The Blog

  • Sun Circles

    Sep.

    24
    The campus grounds at the cultural center are a sight to see. Featuring natural elements like wood, stone and copper, we strive to create a warm and welcoming environment for our visitors.

    One of my favorite places to view our natural environment is the Oka' Aabiniili' (“a place for sitting on the water”) Water Pavilion. The Oka' Aabiniili' Water Pavilion features a deck that extends over a serenely landscaped pond. Guests can take in the tranquility of the area and view of the fountain that serves as the centerpiece of the Aaholiitobli' Honor Garden.

    Located around the pond are the Sun...


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  • The Historic Map of the Unconquered and Unconquerable People

    Sep.

    16
    As fall is approaching, I can’t help but look back on a few highlights from the summer. It was a time filled with celebration and excitement!

    One of my favorite events was Ponokfónkha, a day of remembrance. On July 27 the Chickasaw Cultural Center hosted a special ceremony horning Chickasaws who persevered through hardships of the Great Removal from the Homelands in 1837.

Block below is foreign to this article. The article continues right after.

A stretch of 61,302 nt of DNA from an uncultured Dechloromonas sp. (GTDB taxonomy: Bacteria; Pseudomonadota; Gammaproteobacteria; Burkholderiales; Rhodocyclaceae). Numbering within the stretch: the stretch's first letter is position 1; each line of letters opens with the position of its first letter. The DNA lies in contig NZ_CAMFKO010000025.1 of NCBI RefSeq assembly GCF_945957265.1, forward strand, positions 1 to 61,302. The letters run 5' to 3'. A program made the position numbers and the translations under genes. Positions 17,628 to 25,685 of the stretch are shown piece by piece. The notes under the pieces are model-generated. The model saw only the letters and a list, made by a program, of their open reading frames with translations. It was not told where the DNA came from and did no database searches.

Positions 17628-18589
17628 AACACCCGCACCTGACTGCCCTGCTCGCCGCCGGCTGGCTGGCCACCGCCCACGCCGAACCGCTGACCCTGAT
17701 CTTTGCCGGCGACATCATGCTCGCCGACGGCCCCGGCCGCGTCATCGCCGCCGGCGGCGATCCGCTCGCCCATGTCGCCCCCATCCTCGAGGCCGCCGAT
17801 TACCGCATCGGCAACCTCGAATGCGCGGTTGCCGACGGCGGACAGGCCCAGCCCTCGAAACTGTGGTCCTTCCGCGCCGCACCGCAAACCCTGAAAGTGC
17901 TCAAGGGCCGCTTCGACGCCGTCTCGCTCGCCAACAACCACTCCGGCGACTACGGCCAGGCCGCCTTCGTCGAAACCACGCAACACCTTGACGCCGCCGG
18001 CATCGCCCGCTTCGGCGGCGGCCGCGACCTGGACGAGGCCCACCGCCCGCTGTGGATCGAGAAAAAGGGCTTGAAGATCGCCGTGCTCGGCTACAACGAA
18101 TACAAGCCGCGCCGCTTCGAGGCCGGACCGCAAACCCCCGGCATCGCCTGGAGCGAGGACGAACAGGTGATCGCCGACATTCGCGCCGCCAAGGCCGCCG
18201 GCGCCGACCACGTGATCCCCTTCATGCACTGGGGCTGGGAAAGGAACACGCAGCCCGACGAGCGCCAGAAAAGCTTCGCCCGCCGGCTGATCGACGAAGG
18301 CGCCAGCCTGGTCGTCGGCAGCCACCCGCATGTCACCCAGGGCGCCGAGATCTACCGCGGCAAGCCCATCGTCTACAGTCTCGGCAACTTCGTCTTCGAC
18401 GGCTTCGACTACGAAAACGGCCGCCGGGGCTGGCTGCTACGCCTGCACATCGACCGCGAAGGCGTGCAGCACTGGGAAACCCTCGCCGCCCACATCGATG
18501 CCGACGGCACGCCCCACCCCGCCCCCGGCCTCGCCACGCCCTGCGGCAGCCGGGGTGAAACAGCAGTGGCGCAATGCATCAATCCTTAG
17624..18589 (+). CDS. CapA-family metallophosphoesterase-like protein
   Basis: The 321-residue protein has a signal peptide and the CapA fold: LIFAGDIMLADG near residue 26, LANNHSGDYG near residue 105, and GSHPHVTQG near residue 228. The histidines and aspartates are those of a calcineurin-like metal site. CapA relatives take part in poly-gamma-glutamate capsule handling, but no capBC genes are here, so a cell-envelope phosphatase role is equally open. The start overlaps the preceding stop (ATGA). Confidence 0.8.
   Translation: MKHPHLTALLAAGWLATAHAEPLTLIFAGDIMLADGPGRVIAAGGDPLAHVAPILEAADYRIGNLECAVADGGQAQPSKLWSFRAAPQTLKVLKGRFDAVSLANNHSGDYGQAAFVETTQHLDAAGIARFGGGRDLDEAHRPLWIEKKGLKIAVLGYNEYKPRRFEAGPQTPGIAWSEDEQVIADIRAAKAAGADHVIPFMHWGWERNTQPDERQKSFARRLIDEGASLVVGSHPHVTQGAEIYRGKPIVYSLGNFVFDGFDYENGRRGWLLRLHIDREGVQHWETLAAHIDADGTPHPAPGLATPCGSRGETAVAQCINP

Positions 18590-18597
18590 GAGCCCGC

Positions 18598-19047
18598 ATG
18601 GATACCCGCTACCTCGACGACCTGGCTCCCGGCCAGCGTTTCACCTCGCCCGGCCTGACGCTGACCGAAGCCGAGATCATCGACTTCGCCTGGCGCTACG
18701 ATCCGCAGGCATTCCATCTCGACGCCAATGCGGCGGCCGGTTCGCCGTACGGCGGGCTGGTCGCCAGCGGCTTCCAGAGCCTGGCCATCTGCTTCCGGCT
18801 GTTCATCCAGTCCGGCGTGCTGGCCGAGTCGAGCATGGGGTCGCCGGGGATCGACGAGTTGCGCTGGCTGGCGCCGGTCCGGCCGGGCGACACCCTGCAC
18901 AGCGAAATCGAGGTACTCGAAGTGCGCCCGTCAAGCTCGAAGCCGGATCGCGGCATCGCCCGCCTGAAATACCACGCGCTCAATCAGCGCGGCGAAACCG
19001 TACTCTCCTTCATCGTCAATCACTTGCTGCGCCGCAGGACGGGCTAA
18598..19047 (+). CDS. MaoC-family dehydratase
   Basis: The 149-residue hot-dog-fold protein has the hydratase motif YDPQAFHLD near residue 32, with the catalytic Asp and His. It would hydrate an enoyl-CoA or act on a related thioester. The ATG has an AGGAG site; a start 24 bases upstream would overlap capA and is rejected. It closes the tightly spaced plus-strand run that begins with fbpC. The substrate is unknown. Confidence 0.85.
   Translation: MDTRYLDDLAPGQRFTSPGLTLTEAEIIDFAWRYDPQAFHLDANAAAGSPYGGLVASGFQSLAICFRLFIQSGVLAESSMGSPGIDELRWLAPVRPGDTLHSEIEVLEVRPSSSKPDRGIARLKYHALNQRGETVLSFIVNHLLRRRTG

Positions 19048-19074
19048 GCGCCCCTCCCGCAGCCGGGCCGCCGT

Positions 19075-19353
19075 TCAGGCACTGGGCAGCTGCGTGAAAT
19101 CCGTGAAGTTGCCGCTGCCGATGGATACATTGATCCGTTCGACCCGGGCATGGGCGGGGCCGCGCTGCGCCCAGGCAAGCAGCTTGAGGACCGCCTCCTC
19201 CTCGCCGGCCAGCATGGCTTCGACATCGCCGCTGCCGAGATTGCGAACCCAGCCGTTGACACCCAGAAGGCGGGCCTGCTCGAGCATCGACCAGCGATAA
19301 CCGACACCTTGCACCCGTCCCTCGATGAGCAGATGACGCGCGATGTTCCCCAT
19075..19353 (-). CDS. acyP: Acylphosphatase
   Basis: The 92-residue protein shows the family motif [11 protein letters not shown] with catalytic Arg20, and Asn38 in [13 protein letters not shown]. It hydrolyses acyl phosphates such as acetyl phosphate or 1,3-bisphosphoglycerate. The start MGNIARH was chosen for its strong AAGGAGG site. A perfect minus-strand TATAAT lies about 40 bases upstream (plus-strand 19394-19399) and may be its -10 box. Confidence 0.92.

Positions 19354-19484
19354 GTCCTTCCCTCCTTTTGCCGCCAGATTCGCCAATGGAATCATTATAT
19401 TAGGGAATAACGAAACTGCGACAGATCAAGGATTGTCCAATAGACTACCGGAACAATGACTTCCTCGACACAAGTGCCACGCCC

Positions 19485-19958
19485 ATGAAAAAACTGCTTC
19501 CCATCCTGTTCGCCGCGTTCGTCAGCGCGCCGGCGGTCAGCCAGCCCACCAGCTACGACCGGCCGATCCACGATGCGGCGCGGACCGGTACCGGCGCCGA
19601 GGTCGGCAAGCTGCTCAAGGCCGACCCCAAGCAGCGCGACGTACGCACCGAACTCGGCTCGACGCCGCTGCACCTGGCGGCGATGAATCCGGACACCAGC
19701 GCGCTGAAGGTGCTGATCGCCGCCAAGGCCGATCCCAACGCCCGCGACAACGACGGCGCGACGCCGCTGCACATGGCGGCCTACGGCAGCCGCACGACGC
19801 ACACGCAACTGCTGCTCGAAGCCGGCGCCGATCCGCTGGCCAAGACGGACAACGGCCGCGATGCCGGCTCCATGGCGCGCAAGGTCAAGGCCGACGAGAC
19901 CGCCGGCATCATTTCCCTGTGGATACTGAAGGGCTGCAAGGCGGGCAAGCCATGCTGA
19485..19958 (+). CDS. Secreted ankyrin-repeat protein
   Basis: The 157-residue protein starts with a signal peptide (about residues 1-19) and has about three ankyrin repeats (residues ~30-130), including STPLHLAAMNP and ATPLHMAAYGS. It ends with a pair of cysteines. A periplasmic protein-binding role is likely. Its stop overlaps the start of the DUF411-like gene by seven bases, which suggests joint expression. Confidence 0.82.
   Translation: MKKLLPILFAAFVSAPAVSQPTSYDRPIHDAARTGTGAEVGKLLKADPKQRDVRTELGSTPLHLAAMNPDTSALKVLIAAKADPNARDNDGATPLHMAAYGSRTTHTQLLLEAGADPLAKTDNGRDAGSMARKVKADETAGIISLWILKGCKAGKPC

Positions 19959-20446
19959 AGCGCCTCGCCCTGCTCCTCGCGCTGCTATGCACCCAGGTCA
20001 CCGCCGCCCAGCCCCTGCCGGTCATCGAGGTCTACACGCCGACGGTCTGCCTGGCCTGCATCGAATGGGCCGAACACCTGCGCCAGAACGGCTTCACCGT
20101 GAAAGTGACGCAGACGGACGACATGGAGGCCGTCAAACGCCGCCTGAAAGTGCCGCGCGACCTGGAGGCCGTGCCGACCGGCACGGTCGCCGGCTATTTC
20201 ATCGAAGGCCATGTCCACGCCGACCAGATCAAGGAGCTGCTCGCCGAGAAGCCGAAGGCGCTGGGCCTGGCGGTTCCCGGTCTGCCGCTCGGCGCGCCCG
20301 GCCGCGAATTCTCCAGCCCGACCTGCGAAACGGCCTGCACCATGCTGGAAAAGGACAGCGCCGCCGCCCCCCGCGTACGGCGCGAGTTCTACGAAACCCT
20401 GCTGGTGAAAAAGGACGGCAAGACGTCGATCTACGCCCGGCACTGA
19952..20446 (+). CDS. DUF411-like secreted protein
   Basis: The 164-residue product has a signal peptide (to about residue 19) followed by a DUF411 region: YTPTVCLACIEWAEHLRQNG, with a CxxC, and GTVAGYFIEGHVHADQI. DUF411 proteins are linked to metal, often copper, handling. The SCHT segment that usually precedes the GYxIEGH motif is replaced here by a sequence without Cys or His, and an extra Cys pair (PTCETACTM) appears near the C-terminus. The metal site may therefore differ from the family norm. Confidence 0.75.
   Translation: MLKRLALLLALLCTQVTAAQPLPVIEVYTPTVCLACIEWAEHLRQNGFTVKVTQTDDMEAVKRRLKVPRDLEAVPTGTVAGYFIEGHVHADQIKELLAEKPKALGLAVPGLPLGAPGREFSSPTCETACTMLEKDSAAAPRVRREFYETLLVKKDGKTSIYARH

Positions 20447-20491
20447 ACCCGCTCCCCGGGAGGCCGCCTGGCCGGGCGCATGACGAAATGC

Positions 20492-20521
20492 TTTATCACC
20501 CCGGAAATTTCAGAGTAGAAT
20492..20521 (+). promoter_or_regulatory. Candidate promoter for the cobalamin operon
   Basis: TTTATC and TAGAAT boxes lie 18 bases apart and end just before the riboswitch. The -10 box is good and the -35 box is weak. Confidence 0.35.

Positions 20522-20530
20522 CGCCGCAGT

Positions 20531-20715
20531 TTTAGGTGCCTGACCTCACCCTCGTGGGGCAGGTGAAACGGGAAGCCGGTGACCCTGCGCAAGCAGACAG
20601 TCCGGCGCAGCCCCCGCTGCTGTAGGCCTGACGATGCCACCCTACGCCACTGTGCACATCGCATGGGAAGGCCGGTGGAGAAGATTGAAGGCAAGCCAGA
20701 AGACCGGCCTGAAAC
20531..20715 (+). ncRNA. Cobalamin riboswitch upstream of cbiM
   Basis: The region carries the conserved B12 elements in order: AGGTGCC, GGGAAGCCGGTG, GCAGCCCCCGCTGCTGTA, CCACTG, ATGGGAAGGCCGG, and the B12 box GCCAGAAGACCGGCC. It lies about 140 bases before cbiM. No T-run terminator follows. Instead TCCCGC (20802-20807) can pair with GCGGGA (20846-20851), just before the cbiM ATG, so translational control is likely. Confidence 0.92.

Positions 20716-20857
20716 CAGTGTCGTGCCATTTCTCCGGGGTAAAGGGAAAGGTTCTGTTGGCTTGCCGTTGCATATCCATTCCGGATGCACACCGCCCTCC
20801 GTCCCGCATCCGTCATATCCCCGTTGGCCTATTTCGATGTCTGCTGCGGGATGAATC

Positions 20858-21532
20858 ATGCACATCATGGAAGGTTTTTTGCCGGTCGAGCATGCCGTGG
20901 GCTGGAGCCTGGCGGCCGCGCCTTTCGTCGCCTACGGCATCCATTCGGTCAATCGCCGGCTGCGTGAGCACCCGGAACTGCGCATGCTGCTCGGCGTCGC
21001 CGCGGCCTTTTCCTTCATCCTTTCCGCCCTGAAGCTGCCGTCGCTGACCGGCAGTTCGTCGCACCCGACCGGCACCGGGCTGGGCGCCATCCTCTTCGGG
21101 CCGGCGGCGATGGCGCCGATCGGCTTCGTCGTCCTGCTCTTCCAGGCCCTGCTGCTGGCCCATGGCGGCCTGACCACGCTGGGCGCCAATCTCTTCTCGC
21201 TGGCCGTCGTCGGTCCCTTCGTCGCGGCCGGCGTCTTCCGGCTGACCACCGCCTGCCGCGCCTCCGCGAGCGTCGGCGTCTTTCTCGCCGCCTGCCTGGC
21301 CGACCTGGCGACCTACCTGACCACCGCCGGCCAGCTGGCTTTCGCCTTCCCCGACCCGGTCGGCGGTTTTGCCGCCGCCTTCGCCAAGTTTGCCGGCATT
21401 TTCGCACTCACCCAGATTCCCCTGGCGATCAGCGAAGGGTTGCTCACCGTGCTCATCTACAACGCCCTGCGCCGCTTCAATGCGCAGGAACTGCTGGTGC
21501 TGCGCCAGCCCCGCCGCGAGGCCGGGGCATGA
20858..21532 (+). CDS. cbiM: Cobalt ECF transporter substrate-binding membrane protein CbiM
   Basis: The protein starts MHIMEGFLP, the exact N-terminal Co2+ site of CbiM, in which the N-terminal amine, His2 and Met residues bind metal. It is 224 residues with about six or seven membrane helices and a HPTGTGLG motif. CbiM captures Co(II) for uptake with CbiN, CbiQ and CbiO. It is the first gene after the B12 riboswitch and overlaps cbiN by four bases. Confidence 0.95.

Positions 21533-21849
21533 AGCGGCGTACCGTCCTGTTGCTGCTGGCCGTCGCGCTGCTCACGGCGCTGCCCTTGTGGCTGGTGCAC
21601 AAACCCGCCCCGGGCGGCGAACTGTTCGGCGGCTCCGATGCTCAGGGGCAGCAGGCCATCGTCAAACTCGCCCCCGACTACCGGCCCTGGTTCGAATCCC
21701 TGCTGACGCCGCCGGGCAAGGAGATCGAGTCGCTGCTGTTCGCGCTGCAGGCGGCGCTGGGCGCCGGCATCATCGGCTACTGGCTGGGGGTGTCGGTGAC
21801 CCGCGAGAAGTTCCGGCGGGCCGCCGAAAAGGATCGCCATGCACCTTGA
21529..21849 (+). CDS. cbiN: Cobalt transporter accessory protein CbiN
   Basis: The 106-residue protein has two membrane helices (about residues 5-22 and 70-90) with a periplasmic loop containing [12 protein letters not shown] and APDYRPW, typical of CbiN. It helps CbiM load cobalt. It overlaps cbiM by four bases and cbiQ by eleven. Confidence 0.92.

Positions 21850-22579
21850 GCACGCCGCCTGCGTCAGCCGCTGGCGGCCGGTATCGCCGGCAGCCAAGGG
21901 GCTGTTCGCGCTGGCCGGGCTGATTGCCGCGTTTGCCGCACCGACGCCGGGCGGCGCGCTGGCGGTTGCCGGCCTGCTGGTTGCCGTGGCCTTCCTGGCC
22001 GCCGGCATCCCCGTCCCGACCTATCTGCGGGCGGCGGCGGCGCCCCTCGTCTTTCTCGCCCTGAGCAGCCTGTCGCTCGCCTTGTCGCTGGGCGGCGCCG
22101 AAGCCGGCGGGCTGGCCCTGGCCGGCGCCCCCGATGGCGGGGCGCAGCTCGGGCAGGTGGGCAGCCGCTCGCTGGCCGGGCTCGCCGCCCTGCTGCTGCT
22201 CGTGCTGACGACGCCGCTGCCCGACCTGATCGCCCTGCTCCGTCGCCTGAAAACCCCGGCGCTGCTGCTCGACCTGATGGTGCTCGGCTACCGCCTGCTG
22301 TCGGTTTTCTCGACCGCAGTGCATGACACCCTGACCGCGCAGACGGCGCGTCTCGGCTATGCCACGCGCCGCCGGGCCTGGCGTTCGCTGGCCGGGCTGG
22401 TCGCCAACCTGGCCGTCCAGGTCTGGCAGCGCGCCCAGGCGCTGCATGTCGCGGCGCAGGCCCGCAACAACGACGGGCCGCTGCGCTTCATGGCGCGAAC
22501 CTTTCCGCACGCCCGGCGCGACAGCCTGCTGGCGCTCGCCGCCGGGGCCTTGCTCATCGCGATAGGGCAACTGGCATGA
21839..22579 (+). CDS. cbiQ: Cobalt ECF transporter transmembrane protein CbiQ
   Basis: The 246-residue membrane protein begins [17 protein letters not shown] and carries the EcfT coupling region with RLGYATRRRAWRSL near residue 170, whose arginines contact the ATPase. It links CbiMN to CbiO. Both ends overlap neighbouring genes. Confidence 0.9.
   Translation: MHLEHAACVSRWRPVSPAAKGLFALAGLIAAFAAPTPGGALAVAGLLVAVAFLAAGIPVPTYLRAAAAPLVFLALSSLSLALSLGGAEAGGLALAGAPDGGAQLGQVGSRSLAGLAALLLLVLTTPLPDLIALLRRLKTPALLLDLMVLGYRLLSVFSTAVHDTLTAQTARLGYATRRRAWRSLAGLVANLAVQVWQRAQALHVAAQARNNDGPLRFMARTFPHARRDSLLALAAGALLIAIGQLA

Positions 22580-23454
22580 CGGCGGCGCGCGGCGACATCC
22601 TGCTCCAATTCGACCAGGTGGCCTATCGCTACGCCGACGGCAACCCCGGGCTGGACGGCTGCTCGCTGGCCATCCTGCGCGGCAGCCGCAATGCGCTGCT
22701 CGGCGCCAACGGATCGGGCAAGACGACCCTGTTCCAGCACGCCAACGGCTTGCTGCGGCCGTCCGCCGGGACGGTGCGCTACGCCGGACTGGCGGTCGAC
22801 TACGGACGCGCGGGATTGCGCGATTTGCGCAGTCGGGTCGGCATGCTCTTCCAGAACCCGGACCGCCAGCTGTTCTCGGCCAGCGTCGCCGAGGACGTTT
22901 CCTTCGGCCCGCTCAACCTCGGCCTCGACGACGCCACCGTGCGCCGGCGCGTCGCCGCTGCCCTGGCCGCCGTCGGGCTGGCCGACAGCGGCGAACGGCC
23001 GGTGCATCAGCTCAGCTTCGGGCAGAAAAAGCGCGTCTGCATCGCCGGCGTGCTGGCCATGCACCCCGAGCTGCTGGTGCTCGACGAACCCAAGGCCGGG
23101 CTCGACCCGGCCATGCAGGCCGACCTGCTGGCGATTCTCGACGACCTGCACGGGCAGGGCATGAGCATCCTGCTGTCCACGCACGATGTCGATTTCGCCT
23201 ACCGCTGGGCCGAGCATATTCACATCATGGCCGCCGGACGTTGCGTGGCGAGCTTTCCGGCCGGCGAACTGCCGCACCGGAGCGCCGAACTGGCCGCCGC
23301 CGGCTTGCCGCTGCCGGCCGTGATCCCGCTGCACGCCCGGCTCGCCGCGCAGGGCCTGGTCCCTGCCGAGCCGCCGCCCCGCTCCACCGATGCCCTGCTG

On this day Governor Bill Anoatubby officially unveiled the Historic Map of the Unconquered and Unconquerable People.

    The award-winning map stands 8 feet tall and is made of granite and Turkish marble. The map displays...


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  • Chickasaw Summer House

    Jul.

    28
    The Chikasha Inchokka' (“Chickasaw house”) Traditional Village is a recreation of a historical Native American village. Located in the Tradtional Village is the Toompalliꞌ chokkaꞌ or summer house. The summer house was a lighter structure designed to provide shade from the sun and protection from the rain.
     The timbers that formed the walls of the summer house were made from thin strips of pine or cypress.

    Notice how the building is the shape of a rectangle? This shape provided a long peaked roof, allowing the eaves to be vented –which let the breeze easily pass through the...


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